By John Marshall
Associated Oregon Industries
Oregon’s largest business association
Even though the 2009 Legislative Session convened less than two weeks ago, already two bills proposing to increase the $10 corporate minimum tax have been introduced. HB 2119, introduced at Governor Kulongoski’s request, imposes the new minimum tax on C-corporations only and bases it on Oregon sales. The new minimum is bracketed as follows:
Although the bill directs the proceeds of the higher corporate minimum tax to the state’s Rainy Day Fund, the governor declared in his state-of-the-state address that he now wants the proceeds – estimated at close to $85 million – to fund college scholarships.
HB 2070, introduced by the House Interim Revenue Committee, proposes to replace the current $10 corporate minimum tax with a New Hampshire-style business activity tax. Under this proposal, a minimum tax would be imposed on C-corporations at a rate of 0.2 percent of the corporation’s “enterprise value tax base,” defined as the total of the corporation’s employee compensation, interest and dividends. Corporations with less than $100,000 in gross receipts would be exempt from this new minimum tax.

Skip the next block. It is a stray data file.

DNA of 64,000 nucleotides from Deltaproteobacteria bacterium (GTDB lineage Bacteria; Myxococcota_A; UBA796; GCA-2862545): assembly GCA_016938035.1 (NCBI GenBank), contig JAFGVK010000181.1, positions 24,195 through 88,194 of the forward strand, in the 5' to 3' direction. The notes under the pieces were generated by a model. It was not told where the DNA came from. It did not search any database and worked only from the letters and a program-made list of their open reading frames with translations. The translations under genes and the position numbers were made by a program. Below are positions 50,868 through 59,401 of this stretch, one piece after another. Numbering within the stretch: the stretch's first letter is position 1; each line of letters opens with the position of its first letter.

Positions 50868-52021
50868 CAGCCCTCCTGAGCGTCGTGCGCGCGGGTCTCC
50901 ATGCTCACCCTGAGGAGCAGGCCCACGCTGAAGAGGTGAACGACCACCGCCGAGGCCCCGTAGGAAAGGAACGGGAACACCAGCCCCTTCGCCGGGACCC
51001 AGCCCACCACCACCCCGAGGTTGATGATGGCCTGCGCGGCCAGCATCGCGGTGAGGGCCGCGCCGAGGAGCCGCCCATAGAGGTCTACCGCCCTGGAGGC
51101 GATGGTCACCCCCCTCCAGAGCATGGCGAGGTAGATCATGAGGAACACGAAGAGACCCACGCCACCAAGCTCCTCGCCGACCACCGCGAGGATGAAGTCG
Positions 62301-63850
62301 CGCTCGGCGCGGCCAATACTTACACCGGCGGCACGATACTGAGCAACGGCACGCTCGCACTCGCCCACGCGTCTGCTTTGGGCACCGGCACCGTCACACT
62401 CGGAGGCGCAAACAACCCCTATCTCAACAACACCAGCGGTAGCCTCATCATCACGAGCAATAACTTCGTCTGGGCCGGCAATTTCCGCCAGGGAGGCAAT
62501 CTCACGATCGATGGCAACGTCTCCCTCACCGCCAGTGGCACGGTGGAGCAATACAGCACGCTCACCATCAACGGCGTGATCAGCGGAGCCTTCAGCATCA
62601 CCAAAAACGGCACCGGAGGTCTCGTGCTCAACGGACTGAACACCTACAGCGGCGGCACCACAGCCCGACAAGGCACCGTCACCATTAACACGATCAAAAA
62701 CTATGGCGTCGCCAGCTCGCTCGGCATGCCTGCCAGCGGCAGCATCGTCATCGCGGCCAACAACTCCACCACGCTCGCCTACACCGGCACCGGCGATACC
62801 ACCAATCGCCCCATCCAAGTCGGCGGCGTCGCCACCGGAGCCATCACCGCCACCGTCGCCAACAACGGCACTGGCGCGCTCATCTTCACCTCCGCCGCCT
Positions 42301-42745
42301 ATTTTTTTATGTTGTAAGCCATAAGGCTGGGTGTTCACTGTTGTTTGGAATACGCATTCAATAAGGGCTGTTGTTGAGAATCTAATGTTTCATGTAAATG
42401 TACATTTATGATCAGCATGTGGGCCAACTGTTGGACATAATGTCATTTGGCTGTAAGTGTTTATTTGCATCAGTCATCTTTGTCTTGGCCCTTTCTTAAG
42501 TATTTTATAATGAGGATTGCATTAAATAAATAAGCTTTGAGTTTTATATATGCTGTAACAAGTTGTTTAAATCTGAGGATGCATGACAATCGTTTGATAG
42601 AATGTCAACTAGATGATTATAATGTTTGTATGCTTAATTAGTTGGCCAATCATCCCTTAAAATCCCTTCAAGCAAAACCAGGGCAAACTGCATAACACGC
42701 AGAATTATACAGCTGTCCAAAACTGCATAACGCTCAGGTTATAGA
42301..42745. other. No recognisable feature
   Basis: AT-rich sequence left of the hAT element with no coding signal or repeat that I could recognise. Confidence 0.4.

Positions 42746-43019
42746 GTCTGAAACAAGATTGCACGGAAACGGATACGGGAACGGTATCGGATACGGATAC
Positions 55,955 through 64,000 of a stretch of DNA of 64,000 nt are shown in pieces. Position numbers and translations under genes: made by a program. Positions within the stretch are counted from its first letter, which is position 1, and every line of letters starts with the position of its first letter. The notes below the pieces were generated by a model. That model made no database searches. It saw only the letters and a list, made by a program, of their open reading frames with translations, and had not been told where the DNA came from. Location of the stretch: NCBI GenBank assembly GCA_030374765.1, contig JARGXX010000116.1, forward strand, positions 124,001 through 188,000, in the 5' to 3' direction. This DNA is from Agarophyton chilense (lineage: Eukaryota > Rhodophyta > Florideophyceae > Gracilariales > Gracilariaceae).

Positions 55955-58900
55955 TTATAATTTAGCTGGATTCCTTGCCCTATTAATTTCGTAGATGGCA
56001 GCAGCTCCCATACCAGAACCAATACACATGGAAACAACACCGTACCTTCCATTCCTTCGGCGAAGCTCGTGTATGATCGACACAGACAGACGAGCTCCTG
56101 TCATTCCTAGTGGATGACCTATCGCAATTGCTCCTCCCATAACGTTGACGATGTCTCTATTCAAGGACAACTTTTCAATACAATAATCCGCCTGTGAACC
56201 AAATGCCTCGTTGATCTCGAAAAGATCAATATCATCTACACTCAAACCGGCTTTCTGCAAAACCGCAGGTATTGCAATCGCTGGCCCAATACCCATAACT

Under both bills, a C-corporation would pay the greater of its current-law corporate income and excise tax liability or the new minimum tax.
AOI’s board-adopted policy position supports an increase in the corporate minimum tax from $10 to $300, but does not support a tax increase on business as substantial as either proposed by HB 2070 or HB 2119. AOI will therefore oppose both bills.
— To support or learn more about Associated Oregon Industries go here.
Disclaimer: Articles featured on Oregon Report are the creation, responsibility and opinion of the authoring individual or organization which is featured at the top of every article.